Where will Elon go next?
April 12, 2021
Head of HR at Motus News
As of the end of March, Elon Musk’s SpaceX has sent out 362 satellites on their rockets into orbit. This is all part of a larger program called Starlink that aims to create widespread internet connectivity around the world, specifically for developing nations that lack the necessary infrastructure to guarantee WiFi for most of their citizens. SpaceX aims to send out thousands of satellites total into space, selling their internet services to companies and hopefully giving access to millions of people and changing their lives for the better. With the revenue from Starlink commercial satellites, Musk hopes to fund trips to Mars and beyond.
The story of how SpaceX was founded, and its path to success and fame, is one of triumph and failure. SpaceX was founded by Musk almost 20 years ago, fueled by a passion for spaceflight and innovation. SpaceX, like other companies including Virgin Galactic, is a private spaceflight company, and so naturally it carried controversy regarding the privatization of space. As SpaceX saw it, they are paving the way for the future, working in tandem with NASA and other international organizations to push spaceflight to further lengths. Critics, however, saw a decreasing grip on the part of national organizations on space exploration and travel, and an uncertain future in regards to the ownership and operation of space. Nowadays, however, NASA and others have started to change their mind, seeing how commercial spaceflight could lower costs and increase innovation.
2008 was a pivotal moment for SpaceX and especially Musk. Scrambling for cash, Musk had to make a drastic decision: split his funding between his two startups (Tesla and SpaceX) knowing that they might both die because of it, or isolate his funding to one company and let the other die (The Verge). Ultimately, he made the decision to split the funding, and fortunately he came through. This is one of many struggles SpaceX has had to experience to get to where it is today. In earlier testing, as another example, their first 3 rockets exploded after takeoff. If the 4th had as well, the company would have gone bankrupt.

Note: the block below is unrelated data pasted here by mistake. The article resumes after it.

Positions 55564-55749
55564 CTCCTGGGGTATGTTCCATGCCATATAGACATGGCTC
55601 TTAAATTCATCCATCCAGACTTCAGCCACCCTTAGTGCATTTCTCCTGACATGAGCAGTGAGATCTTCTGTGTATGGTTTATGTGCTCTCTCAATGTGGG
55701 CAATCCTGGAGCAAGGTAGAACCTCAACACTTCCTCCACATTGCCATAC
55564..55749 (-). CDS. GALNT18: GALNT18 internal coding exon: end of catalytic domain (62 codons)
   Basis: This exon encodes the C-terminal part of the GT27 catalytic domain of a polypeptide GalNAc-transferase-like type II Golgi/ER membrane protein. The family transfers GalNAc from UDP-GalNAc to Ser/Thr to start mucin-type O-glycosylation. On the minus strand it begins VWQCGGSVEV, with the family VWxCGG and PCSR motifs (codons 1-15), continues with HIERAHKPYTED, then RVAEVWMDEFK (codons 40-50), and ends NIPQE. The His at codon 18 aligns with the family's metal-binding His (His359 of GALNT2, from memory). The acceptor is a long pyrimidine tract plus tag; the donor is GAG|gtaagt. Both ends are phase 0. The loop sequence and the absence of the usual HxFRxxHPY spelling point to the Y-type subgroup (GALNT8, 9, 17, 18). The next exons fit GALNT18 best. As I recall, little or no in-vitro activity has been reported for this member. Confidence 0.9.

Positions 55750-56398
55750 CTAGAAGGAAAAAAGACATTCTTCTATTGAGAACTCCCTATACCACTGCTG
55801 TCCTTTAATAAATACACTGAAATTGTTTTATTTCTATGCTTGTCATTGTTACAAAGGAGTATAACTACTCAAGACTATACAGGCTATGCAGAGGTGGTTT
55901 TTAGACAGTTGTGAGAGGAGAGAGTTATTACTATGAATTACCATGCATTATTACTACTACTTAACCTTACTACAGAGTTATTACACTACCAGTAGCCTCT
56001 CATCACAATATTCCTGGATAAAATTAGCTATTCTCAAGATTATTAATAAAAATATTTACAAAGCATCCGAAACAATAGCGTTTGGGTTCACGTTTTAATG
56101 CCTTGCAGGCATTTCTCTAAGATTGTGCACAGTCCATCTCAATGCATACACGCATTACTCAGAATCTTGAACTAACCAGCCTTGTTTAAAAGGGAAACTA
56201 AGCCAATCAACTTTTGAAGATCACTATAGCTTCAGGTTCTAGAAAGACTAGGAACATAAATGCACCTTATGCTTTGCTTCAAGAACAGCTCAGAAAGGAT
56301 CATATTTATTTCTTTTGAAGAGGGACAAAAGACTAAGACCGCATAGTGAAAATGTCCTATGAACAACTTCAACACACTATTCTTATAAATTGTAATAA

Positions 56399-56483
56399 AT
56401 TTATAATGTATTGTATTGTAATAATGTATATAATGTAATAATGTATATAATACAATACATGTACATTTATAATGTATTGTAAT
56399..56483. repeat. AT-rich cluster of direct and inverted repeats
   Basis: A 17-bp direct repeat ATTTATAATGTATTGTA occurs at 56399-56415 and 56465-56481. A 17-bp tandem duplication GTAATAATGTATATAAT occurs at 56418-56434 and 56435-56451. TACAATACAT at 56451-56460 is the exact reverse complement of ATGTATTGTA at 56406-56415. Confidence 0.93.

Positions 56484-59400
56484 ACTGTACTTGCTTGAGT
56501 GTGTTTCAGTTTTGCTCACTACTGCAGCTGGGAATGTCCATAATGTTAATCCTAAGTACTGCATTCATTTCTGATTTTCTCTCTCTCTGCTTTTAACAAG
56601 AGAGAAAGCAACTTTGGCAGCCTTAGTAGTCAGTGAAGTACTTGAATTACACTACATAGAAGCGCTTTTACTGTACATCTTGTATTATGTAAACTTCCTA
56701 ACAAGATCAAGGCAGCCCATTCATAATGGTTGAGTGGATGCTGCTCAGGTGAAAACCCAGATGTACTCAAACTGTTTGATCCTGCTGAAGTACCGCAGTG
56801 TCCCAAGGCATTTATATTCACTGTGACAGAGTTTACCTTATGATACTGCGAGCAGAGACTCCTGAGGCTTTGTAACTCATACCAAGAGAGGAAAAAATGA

Through all of its struggles, SpaceX has made great strides for the future of spaceflight. One of its most significant innovations was its ability to save parts of rockets for future use after lift off. During its Falcon Heavy test flight, the world was amazed as the rocket’s secondary boosters smoothly fell back to Earth and landed on platforms back at Cape Canaveral, saving millions of dollars. As a whole, SpaceX has made lots of progress in making their rockets cheaper to make and use, continuing their mission to make space more affordable to both explore and access.
The eventual goal for Elon Musk and SpaceX is to send humans to the Moon, Mars, and beyond. He believes that soon enough our planet will be too small for the growing population and needs of civilization, and so we need to colonize the stars to keep humanity alive. It's quite an ambitious (and expensive) endeavor, but from what we have seen they are poised to make it happen. This May in fact, they are planning to send 2 NASA astronauts to the ISS using their new Crew Dragon ship.
Granted, SpaceX, like many companies, has its fair share of controversy. Many feel that Starlink will pollute the night sky with bright lights, and it has already caused issues for astronomers. SpaceX is making efforts, but so far, to no real avail. Time will tell what comes of all this, but Musk has repeatedly said humanity is destined for the stars. We’re all waiting to see what comes next.